Dr. Silvia Vignolini
Cavendish Laboratory, University of Cambridge
Friday, October 7th, 2011 at 11:00:00 AM
Conference room Querzoli - LENS - via Nello Carrara 1 - Sesto Fiorentino (Florence)
Published on-line at 01:32:16 PM on Thursday, October 6th, 2011
Linear and circular dichroism in a truly three dimensional gold gyroid meta material
Metamaterials aims at achieving a larger optical activity than observed in natural substances: self-assembly methods allows low cost and large-scale production.
A bi-continuous, triply periodic interconnected network of gold has been realized by self assembly method. Spectroscopic characterization revels a large linear and circular dichroism at optical wavelength, directly observed as colour changes dependent on incident polarisation. Both reflection and transmission measurements show strong plasmonic resonances dependent on the optical field orientation.
The design and fabrication of artificial metallic metamaterials aims at achieving a much larger optical activity than observed in natural substances, such as sugar solutions. Different approaches have been proposed for the realization of such kind of structures including electron beam lithography, direct laser writing or atomic layer deposition [J. K. Ganse et al., Science 18, 1513 (2009)]. All these techniques provide design flexibility, but at the same time are greatly limited in the dimensionality, size and cost of samples and in the frequency range in which they are work. Self-assembly methods combine the advantages of low cost fabrication with large-scale production.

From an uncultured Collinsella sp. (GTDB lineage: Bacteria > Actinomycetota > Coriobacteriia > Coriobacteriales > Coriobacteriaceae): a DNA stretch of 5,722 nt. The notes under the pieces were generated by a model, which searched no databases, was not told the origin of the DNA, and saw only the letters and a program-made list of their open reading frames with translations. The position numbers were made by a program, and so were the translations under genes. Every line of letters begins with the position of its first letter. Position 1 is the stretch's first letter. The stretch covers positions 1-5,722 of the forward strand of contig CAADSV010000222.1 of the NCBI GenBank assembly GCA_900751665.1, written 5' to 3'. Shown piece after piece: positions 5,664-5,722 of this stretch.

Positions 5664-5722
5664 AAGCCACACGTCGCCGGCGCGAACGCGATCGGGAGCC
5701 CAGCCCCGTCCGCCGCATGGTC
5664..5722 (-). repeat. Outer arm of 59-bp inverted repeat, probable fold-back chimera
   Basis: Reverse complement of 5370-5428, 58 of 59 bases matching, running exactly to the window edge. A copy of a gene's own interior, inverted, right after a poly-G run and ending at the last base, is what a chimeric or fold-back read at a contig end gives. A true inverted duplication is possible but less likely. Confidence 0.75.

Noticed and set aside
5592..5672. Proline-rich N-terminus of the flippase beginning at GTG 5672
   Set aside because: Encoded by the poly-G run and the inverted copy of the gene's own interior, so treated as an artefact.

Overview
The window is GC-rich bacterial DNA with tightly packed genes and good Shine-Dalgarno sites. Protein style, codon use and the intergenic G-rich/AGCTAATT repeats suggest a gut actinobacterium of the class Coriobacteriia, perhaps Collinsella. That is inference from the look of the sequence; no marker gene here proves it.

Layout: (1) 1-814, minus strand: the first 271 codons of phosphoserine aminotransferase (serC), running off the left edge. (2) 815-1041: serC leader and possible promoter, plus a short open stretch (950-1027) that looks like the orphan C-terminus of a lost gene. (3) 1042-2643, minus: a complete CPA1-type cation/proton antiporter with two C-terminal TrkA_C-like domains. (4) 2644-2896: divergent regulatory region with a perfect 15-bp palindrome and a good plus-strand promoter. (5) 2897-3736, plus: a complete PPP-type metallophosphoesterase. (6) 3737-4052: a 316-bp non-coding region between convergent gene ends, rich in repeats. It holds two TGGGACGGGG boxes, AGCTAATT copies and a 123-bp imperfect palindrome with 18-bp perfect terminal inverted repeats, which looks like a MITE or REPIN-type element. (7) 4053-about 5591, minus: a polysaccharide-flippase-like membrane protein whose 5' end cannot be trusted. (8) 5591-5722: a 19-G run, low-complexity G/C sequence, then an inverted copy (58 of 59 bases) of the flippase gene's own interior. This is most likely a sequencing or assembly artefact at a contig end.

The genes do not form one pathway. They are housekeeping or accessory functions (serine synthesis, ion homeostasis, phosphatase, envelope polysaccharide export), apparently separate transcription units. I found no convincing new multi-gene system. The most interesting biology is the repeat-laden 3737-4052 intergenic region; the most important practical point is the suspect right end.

Here we demonstrate a novel and unique kind of three-dimensional metatamaterial [S. Vignolini et al., Adv Mat, in press (2011)], based on the gyroid topology. A bi-continuous, triply periodic interconnected network of gold is grown by electrodeposition inside a porous polymer matrix that self-assembles into a complex nanoscale geometry unattainable through any other conceivable fabrication technique. The dimension of the strongly sub-unit cell is 50-100 nm providing a peculiar and polarization-dependent plasmonic response of the structure. Optical characterization of the samples reveal a large and spectrally-dispersive linear and circular dichroism, directly observed as colour changes dependent on incident polarization. Both reflection and transmission shows strong plasmonic resonances dependent on the optical field orientation. The expected difference in transmission is seen for left- and right-handed polarizations as the orientation of the sample is changed with respect to one of its chiral axes.
For further informations, please contact Prof. Massimo Gurioli.
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